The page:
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Last week the University of California at Santa Barbara capitulated in its attempt to force the owner of a site called to remove the initials “UCSB” on its site. This is a remarkable case for so many reasons, not the least of which is that it highlights the trend of using intellectual property law as a tool for silencing criticism. Obviously, it would be hard to criticize an organization or institution if you couldn’t say its name! “Man, I think BLANK is corrupt. You know who I mean by BLANK, correct?” just isn’t a very effective way to dissent.

One thing that unites this case with others in FIRE’s history is UCSB’s attempts to obfuscate its blameworthiness. In UCSB’s letter to FIRE, it claims that despite doing nothing for two months after accusing James Baron, the originator of the site, of a misdemeanor for using the UCSB name, UCSB just happened to send its letter capitulating the very same day it received our letter, but before it got our letter. Now, this, of course, sounds pretty fishy to begin with, but Baron sent us a copy of the envelope UCSB sent to him. We sent our letter to UCSB’s chancellor at 1:16 p.m. PT on January 31. The letter to Baron is postmarked February 1. If UCSB really did send the letter before receiving ours, the letter wouldn’t have been postmarked the following day.

Also, the letter sent to Baron actually opens by saying that UCSB is pleased with changes he made to his website. He has no idea what changes UCSB is talking about and can only speculate that this was another attempt to cover for UCSB’s actions. UCSB is trying to pretend: (1) it came to the same conclusion as FIRE on its own and had already done the right thing; and (2) its letter was prompted by some (currently unknown) action on James’ part.

So why am I quibbling about a minor attempt at deception by UCSB? As I often say in speeches, it is important to point out that college administrators “are hardly Philosopher Kings.” Supporters of speech restrictions on campus often seem to believe that somehow college administrators are more enlightened and more capable of restricting speech than, for example, the federal government would be, and therefore attempts to restrict speech on campus are somehow more tolerable than other attempts by the government. What I mean by the Philosopher King crack is that time and time again, college administrators show themselves as no less flawed and no less prone to abuses of power than any other person in a position of power.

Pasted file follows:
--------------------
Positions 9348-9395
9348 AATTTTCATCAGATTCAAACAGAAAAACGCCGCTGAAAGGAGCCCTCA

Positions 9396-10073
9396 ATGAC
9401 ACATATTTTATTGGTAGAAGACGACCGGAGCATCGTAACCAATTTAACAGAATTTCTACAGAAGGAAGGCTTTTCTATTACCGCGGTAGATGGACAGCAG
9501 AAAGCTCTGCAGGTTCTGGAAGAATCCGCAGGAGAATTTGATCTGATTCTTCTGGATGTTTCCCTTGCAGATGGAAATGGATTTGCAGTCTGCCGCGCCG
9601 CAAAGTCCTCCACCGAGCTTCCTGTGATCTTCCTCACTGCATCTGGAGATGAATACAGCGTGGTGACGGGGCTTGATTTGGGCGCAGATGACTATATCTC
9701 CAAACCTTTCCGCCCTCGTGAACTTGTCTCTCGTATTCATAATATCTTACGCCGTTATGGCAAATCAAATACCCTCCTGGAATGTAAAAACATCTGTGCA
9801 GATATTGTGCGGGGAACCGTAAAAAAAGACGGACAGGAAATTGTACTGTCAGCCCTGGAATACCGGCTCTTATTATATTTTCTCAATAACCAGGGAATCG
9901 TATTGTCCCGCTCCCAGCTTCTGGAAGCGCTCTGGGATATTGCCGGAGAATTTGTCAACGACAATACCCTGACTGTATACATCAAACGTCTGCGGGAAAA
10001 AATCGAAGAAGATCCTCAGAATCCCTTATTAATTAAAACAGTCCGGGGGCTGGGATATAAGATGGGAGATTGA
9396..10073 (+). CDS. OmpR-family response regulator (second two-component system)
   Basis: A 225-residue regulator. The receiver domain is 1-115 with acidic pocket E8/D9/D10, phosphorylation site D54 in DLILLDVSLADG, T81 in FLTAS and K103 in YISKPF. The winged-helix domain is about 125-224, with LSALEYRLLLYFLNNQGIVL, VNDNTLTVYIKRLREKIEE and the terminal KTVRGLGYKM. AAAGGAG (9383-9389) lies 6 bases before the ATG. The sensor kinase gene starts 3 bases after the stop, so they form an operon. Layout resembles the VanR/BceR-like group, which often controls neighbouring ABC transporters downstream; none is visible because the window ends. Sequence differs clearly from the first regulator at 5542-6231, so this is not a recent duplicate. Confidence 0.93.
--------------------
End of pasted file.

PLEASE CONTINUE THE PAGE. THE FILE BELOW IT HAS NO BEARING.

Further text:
Now, to be clear, I have been very pleased in recent years with FIRE’s increased cooperation with groups such as the Association for Student Judicial Affairs. But it is important for FIRE, as a watchdog group, to point out that the reason for not giving the government too much power over our lives is the same for college administrators: people aren’t perfect, and where there is power, there will be abuses.

FIRE has seen case after case in which a university has engaged in dishonest attempts to obscure its actions. Occidental College and its university counsel, Sandra Cooper, have earned the dubious distinction of waging the most dishonest attempt to misrepresent the facts of a free speech case in my career. But other schools, including Gonzaga University, Shippensburg University, American University, and Ithaca College (which later tried to deny that an incident Harvey and I describe in our Chronicle of Higher Education article ever happened), as well as numerous others, also engaged in questionable attempts to obscure the facts of incidents they had been involved with.

The people who administer justice at colleges are only human, and there are some powers humans have a pretty bad track record at managing. Regulating speech without abuse or denying the basic rights of citizens would be a challenge for even the greatest Philosopher King, and I think it is best for everyone that we mere mortals do our best to avoid taking on such powers in the first place.

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